The practice of female genital mutilation/cutting (FGM/C) has been positioned as a gender and global development issue that national and international organizations must address for girls and women to thrive in good health and enjoy their fundamental rights. Consequently, many efforts have been made to promote the abandonment of the practice. Despite evidence of a decline in FGM/C, there are significant variations in its prevalence in many sub-Saharan African countries, where the practice persists due to the combined effects of factors among individuals as well as communities. This working paper presents findings from a study that analyzed existing data using Bayesian hierarchical regression tools to examine variations in FGM/C among girls ages 14 and younger in Nigeria according to individual and community factors.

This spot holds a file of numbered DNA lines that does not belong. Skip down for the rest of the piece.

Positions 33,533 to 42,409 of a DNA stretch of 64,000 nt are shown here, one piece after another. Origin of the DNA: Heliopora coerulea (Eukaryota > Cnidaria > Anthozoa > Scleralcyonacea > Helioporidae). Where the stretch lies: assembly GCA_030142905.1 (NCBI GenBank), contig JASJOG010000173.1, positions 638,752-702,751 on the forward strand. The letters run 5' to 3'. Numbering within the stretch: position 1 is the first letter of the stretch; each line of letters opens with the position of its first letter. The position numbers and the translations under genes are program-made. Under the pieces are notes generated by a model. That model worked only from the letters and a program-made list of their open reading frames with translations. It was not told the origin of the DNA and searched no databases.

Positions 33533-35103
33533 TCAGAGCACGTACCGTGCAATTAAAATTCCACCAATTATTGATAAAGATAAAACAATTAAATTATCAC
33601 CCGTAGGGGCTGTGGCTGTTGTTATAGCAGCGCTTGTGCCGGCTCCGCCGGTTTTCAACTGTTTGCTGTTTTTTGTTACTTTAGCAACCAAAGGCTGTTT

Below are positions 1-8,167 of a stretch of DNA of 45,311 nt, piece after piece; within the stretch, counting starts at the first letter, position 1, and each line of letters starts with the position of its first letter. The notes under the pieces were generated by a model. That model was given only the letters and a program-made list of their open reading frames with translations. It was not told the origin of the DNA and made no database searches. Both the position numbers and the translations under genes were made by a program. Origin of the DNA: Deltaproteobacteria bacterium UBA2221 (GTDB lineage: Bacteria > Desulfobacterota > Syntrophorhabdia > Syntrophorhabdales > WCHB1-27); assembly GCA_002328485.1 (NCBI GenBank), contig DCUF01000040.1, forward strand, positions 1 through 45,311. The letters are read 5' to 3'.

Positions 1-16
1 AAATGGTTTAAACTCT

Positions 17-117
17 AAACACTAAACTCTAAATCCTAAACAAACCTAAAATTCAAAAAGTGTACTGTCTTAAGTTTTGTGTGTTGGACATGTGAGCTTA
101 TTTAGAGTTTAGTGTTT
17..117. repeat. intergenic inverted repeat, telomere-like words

Kandala, Ngianga-Bakwin, Paul Komba, Chibuzor Christopher Nnanatu, Glory Atilola, Lubanzadio Mavatikua, Zhuzhi Moore, and Dennis Matanda. 2020. "Modelling and mapping of state disparities associated with female genital mutilation/cutting prevalence among girls aged 0-14 years in Nigeria: Evidence from DHS and MICS 2003-2017," Evidence to End FGM/C: Research to Help Girls and Women Thrive. New York: Population Council.
Evidence to End FGM/C: Research to Help Girls and Women Thrive